In case said amount deviates from this range, expected results can never be obtained. When the auxiliary component of the present invention is selected from antimony, bismuth, boron, manganese and tin, the preferable amount of said auxiliary component introduced is in the range of 0.001-5 wt. % based on alumina amd calculated as elementary metal. In case said amount deviates from this range, expected results can never be obtained. The alumina particle in which the phosphorus has been introduced, with or without the auxiliary component, is then calcined at a temperature in the range of 250-850 C. whereby the phosphorus component is fixed on the alumina particle, with or without the auxiliary component.

The crystalline aluminosilicate zeolite according to the present invention includes a synthetic Y-type zeolite, mordenite, a ZSM type zeolite, a natural zeolite and the like. These are used, as in the case of normal catalytic cracking catalysts, in the form ion-exchanged by the cation selected from hydrogen, ammonium and polyvalent metals. As the porous inorganic oxide, there may be used silica, silica-alumina, silica-magnesia and the like, and further there may be used also in the present invention a matrix component used usually in normal catalytic cracking catalysts.

The catalyst composition of the present invention may be prepared in the same manner as the method for preparing a usual crystalline aluminosilicate zeolite catalytic cracking catalyst except for using the above mentioned specific alumina particle. That is, the catalyst composition of the present invention can be prepared by adding the above mentioned specific alumina particle having a particle diameter of 10-60 μm and the crystalline aluminosilicate zeolite to the precursor slurry of a porous inorganic oxide matrix, for instance such as silica hydrosol, silica-alumina hydrosol and the like, dispersing uniformly and spray drying the resulting mixed slurry in a usual manner. The amounts of the precursor slurry of matrix, the specific alumina particle and the crystalline aluminosilicate zeolite used are controlled so that the finally obtained catalyst composition may contain the specific alumina particle in the range of 5-75 wt. %, the crystalline aluminosilicate zeolite in the range of 5-50 wt. % and the matrix in the range of 20-50 wt. % respectively. The spray dried particles are washed as occasion demands, and then dried again.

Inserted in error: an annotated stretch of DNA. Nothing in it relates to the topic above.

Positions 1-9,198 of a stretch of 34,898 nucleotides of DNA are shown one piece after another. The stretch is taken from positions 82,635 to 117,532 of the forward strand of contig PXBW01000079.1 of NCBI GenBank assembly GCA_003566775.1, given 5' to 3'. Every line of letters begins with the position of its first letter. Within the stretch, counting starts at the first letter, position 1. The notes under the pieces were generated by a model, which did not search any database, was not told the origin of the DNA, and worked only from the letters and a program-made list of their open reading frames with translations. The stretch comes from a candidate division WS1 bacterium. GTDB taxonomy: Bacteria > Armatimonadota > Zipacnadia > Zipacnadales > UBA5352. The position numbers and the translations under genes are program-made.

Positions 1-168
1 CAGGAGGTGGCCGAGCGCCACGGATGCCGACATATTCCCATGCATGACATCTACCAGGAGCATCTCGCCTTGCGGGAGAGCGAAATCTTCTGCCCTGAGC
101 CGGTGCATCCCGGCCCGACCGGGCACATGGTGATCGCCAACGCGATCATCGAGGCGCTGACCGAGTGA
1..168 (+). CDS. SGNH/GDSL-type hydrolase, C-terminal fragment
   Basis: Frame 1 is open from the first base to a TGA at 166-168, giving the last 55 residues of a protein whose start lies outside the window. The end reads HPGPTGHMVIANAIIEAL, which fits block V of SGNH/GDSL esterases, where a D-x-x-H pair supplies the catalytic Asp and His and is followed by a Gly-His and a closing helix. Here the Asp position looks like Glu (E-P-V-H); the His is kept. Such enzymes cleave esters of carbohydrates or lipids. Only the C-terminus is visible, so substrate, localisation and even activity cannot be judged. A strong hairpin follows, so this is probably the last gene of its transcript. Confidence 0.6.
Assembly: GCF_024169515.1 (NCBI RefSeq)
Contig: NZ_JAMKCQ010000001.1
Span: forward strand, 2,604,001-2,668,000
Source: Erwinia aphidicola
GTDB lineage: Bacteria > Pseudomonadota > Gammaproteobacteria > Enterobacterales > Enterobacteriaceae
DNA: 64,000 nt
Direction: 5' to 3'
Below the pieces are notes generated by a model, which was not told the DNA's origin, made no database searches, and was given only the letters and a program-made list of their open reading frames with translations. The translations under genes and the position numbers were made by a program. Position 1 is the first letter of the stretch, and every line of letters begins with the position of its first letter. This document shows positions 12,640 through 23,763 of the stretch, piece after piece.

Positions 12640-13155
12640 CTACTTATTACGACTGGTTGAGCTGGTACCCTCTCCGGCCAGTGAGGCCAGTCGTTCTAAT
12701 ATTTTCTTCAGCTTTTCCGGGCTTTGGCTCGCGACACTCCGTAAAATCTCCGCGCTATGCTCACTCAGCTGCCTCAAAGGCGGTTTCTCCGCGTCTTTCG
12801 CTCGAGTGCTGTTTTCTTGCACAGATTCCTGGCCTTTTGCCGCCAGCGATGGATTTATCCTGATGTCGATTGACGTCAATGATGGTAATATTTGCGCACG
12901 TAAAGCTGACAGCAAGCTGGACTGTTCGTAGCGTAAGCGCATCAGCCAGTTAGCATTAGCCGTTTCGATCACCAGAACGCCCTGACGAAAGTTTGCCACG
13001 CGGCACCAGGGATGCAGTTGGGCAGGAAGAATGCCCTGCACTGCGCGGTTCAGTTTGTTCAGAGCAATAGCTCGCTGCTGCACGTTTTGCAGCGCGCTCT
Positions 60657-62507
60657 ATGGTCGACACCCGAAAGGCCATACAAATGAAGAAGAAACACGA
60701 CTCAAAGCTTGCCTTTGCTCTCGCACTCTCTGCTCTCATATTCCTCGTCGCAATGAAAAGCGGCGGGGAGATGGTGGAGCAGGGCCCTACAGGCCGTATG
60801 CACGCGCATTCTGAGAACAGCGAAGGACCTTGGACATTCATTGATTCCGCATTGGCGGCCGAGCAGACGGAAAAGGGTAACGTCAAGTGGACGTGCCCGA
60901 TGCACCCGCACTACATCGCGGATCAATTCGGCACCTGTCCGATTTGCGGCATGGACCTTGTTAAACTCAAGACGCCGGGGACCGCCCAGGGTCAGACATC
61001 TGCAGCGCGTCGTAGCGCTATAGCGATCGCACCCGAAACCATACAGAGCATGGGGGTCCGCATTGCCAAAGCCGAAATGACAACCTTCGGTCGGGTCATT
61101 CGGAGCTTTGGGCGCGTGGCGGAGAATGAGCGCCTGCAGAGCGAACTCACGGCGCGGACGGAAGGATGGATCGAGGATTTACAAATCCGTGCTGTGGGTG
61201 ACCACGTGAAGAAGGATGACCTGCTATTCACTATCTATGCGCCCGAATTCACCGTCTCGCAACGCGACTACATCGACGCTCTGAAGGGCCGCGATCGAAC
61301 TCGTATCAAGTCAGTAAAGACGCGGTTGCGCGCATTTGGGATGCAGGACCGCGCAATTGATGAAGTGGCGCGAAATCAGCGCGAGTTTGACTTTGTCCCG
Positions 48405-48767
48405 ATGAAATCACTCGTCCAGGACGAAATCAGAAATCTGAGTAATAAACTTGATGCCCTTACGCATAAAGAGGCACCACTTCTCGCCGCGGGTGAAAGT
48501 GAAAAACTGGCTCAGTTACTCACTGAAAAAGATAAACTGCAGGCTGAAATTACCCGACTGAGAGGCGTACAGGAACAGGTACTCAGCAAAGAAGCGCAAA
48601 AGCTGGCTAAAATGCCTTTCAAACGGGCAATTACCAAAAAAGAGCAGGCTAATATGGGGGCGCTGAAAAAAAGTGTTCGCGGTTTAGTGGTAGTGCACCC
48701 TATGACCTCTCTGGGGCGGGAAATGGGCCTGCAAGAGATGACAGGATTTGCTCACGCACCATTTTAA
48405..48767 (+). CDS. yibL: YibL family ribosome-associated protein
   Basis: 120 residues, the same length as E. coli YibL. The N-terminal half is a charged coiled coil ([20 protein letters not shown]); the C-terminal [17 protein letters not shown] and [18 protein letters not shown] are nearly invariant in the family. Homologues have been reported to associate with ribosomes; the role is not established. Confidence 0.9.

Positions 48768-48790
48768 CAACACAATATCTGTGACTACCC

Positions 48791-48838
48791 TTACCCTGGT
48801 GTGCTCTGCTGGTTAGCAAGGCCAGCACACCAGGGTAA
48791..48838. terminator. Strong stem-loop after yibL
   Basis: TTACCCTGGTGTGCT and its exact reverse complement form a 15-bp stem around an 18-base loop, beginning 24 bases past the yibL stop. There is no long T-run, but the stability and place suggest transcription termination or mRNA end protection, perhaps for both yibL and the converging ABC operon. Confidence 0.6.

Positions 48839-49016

In the catalytic cracking operation of hydrocarbon oils, metallic contaminants such as vanadium, nickel and the like admixed in the feed oil deposit on the catalyst to deteriorate the catalytic activity and gasoline selectivity of the catalyst, and further the dehydrogenating reaction caused by said deposited metals conspicuously increases the amounts of coke and hydrogen produced. In particular, vanadium moves near the crystalline aluminosilicate zeolite in the catalyst regenerating atmosphere which is normally maintained at a temperature of 630 C. or more to thereby destroy its crystal structure.